On Monday, faculty will vote on a measure that, if approved, would allow students to pursue and accept unpaid internships that require academic credit from the students' college or university. In the proposed policy, the College would acknowledge a student's successful completion of an internship with a notation on his or her transcript.

Under the College's current policy, the only way students may accept such internships is by coordinating an independent study that ties into the internship they've set their sights on, to be pursued once they return to campus after their unpaid summer experience. But this scenario is uncommon, and instead we bemoan that we're being robbed of potentially life-changing and worthwhile internship opportunities. Today, all kinds of companies offer unpaid internships that demand academic credit—investment banks, media corporations, and non-profit NGOs, to name a few.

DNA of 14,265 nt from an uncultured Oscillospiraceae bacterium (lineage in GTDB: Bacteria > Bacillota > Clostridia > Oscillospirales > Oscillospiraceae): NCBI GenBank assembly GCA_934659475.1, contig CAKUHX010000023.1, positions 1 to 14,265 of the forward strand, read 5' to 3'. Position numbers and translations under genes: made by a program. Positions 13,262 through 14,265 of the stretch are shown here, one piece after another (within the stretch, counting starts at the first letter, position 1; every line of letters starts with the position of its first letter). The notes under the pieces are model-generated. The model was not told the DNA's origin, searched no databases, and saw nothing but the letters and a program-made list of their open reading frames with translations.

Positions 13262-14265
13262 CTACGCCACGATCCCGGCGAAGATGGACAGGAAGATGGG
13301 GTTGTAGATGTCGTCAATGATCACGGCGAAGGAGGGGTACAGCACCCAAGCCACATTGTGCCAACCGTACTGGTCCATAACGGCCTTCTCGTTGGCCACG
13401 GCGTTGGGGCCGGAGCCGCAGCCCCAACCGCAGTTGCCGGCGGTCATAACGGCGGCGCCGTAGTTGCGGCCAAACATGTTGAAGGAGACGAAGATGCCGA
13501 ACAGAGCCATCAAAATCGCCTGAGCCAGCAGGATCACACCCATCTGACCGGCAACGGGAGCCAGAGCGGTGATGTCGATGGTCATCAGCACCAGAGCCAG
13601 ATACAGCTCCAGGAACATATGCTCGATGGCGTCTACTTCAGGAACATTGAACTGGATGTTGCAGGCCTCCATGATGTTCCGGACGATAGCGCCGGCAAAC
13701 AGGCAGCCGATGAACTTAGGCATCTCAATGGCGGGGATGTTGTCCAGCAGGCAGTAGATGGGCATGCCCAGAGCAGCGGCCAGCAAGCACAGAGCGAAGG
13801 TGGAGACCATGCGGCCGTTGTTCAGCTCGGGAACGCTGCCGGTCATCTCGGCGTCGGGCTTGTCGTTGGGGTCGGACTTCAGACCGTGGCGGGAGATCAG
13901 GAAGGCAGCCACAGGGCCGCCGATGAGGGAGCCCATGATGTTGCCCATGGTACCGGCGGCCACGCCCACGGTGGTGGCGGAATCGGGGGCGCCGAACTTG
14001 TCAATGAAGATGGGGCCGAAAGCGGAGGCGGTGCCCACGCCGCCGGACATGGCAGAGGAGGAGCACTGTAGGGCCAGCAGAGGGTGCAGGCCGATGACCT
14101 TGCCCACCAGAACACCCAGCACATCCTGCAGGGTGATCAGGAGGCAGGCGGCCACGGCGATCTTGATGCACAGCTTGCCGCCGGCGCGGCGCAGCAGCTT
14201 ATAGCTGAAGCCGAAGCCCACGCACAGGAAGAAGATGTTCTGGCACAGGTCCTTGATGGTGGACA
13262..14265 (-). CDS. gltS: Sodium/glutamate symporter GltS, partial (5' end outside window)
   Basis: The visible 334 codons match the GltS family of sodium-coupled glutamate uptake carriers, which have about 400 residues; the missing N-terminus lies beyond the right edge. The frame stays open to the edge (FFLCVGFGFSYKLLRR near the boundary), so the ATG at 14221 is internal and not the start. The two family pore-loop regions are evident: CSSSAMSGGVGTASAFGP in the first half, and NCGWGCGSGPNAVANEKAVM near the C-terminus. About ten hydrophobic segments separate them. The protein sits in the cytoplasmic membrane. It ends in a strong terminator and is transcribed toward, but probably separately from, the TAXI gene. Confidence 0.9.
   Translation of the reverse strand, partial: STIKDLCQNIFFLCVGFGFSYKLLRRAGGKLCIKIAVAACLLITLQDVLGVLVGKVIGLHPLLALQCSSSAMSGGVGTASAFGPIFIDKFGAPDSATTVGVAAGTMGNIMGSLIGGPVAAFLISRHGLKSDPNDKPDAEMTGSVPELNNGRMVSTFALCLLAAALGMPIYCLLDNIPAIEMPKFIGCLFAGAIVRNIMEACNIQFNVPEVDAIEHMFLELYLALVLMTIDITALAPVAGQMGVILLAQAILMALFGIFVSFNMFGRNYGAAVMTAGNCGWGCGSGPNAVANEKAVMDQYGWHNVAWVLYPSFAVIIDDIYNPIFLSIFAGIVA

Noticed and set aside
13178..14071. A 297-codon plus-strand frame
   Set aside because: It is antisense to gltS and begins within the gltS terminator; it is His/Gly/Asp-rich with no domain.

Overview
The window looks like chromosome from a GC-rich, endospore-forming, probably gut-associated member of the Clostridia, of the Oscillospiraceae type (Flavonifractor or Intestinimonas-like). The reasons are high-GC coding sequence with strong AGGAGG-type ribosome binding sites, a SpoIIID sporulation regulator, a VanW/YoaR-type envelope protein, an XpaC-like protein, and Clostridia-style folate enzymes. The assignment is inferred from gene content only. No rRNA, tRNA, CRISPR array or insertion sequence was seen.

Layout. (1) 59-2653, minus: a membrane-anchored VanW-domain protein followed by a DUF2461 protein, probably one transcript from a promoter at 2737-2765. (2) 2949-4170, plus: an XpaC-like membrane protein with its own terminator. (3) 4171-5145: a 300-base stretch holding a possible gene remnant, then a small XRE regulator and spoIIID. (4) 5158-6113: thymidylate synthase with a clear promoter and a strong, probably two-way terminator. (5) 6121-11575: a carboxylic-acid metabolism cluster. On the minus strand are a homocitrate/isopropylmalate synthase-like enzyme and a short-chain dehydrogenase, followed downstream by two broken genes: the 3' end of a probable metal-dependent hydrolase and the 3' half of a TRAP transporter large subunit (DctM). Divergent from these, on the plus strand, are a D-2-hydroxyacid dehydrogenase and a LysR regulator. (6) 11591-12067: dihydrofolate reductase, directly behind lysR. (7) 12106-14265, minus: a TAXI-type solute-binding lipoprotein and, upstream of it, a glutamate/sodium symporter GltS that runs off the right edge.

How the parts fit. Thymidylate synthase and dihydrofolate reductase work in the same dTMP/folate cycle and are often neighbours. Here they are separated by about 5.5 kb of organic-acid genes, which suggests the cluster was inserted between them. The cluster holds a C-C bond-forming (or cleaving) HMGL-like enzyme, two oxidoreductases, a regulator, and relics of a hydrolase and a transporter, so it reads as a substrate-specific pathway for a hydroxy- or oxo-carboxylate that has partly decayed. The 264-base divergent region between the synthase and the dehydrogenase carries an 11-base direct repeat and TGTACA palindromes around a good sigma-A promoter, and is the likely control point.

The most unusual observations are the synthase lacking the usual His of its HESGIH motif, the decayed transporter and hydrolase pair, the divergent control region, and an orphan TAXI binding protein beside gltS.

Too many times students have been turned away from career opportunities because of Bowdoin's outright refusal to allow credit for internships. Although opinions on the ethics of unpaid internships or what they mean to the liberal arts vary, this issue has been a grievance of the student body for some time. By passing this bill, faculty would be responding to the pulse of the campus. Students want to keep every possible career avenue open, especially in the current economic climate, and these unpaid internships represent important opportunities for personal and professional growth.

Most importantly, one must remember that this measure does not inherently change the mission of the College or weaken our commitment to the liberal arts. It does not force unpaid internships upon the student body—it simply gives us a choice. Just as we are free to pursue volunteer work and unpaid extracurriculars on campus without restriction, this policy change would allow us to do the same beyond the College.

For this we endorse the proposal and ask the faculty to vote in its favor, if for no other reason than for those whom the change will affect the most: the students.